As part of our research, there’s a lot of technology monitoring and prototyping. There’s a lot of discussions and interactions with other teams. It’s complicated and it’s challenging. But I think, in the end, we end up with a better product.
So… Where do we go from here? I felt it was important to write about this because in some of my interactions with other designers, there were a lot of questions regarding problems further up the funnel but using lower level tactics to address them. To put it simply, that doesn’t work.
A lot gets made of short-term tactics. Whole books, like The Lean Startup, have been written decrying the topic of this very essay. Product teams simply don’t see the value of long-term thinking when they can just release things more often and hope that they get it right… eventually. As a result, people have either abandoned or ignored completely, the kinds of work that can help products gain a footing. And this makes me nervous for the next generation of designers.
Obviously, spending 15 years in research isn’t the right way forward either. Never releasing anything in deference to perfecting an idea is not the way to make products. But that’s not what I’m talking about. Many companies have felt the pressure to deliver results, and in pursuit of short-term gains, they have over-compensated towards solutioneering as a remedy. But other methods exist!
What I hope is for a more sensible approach to product design and development. In the same way that doing only research yields very little results, doing only solutioneering design generates very few actionable insights. Practically, companies need both in order to survive (despite what your CEO or investors might say). As a result, it’s important to include the design of ideas, to do design at the top of the product funnel, in order to make the kinds of leaps in progress that we need.
… Many of life’s failures are people who did not realize how close they were to success when they gave up.
— Thomas Edison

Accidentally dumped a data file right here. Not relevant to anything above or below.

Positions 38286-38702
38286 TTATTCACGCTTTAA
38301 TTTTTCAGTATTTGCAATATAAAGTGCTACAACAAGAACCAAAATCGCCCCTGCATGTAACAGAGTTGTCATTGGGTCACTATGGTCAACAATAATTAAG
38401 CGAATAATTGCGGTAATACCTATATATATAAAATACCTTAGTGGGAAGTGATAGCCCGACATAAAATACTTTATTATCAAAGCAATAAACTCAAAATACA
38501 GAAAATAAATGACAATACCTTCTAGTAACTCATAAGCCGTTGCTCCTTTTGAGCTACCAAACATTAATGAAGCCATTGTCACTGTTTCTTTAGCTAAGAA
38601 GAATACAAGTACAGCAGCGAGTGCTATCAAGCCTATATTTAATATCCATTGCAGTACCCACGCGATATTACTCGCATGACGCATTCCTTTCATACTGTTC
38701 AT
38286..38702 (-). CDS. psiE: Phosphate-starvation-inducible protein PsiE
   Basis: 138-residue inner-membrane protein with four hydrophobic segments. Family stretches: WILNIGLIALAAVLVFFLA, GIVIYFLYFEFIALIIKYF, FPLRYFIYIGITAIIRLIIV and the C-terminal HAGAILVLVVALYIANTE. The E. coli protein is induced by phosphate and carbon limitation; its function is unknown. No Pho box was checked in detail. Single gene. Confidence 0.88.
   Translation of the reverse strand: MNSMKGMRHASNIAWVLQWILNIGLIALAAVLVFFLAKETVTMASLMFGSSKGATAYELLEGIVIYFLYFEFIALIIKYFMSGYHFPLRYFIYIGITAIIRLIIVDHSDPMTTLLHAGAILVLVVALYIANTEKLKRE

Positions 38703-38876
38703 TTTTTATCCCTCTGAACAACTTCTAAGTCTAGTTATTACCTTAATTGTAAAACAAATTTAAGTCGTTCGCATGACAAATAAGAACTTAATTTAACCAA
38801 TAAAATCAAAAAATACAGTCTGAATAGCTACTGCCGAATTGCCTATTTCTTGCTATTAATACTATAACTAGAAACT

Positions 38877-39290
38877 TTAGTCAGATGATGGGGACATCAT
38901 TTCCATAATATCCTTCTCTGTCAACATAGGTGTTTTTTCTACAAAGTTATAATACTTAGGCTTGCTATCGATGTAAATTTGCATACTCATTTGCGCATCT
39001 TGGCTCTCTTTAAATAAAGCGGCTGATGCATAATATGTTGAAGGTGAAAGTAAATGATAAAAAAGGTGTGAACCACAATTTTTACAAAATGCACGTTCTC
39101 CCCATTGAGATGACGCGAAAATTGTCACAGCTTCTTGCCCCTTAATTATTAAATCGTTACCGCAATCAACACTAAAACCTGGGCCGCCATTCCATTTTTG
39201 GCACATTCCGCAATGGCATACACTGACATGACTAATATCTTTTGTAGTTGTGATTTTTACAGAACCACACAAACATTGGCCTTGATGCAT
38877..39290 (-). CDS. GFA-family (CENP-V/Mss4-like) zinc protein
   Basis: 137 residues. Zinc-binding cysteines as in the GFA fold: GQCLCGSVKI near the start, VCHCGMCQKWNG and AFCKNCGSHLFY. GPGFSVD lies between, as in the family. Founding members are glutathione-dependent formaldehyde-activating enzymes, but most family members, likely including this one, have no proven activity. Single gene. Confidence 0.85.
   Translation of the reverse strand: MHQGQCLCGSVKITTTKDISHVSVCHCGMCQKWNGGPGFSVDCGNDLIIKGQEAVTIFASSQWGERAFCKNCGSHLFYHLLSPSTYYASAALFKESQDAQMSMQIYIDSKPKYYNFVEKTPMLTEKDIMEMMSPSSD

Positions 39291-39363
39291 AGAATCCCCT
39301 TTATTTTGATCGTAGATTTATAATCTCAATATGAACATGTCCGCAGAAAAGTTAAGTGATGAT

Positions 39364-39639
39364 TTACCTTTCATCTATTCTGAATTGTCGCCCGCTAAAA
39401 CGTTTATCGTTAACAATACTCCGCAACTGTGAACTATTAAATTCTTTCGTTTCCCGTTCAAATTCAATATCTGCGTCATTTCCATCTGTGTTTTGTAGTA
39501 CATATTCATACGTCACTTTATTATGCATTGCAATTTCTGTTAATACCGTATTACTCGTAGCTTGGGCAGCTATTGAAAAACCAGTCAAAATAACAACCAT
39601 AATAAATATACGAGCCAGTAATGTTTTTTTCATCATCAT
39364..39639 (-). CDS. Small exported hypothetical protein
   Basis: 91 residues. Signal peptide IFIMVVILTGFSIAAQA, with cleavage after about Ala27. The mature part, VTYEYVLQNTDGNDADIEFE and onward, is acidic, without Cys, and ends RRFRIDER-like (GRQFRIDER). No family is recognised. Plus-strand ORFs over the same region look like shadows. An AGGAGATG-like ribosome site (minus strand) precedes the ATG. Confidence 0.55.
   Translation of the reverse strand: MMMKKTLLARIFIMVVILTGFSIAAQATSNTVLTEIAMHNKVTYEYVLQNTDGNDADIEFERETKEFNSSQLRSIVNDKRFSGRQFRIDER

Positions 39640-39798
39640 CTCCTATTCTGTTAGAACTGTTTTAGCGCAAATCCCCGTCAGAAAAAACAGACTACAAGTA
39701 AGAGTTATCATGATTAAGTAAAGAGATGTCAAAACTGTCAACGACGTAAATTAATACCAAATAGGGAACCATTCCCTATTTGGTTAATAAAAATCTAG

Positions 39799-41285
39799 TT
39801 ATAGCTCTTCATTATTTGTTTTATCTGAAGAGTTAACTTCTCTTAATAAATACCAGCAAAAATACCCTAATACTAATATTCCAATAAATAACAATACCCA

It’s easy to think that working at the top of the funnel is unimportant, because often the problems at that level are unclear and ambiguous. As a result, direct solutions are harder to come by. Many product teams see that stuff as a distraction because it takes time away from “shipping”. Doing research-oriented work is also sometimes viewed as slow-paced. The thing is, it’s not an absolute. Is iteratively inching your way to a breakthrough actually a faster way? Releasing small incremental updates is helpful but does it actually make your products more valuable? What if you just worked on the higher level goals directly? How might your company change if you spent more time working on the bigger picture?
Let’s also not sugarcoat it. Sometimes you do waste time because a project doesn’t yield the desired results. Sometimes we have to abandon something because it doesn’t gain traction with our stakeholders. But on the flipside, doing this kind of work means playing a long game. It’s a small shift in focus that can change a lot about how you work. Sometimes it means setting something aside temporarily due to factors in the company. So something that didn’t work out at one point might feed into another project at a later date. It means being diligent about what you do and being patient about building success. Because if you persist, the outcome you were looking for could be just around the corner!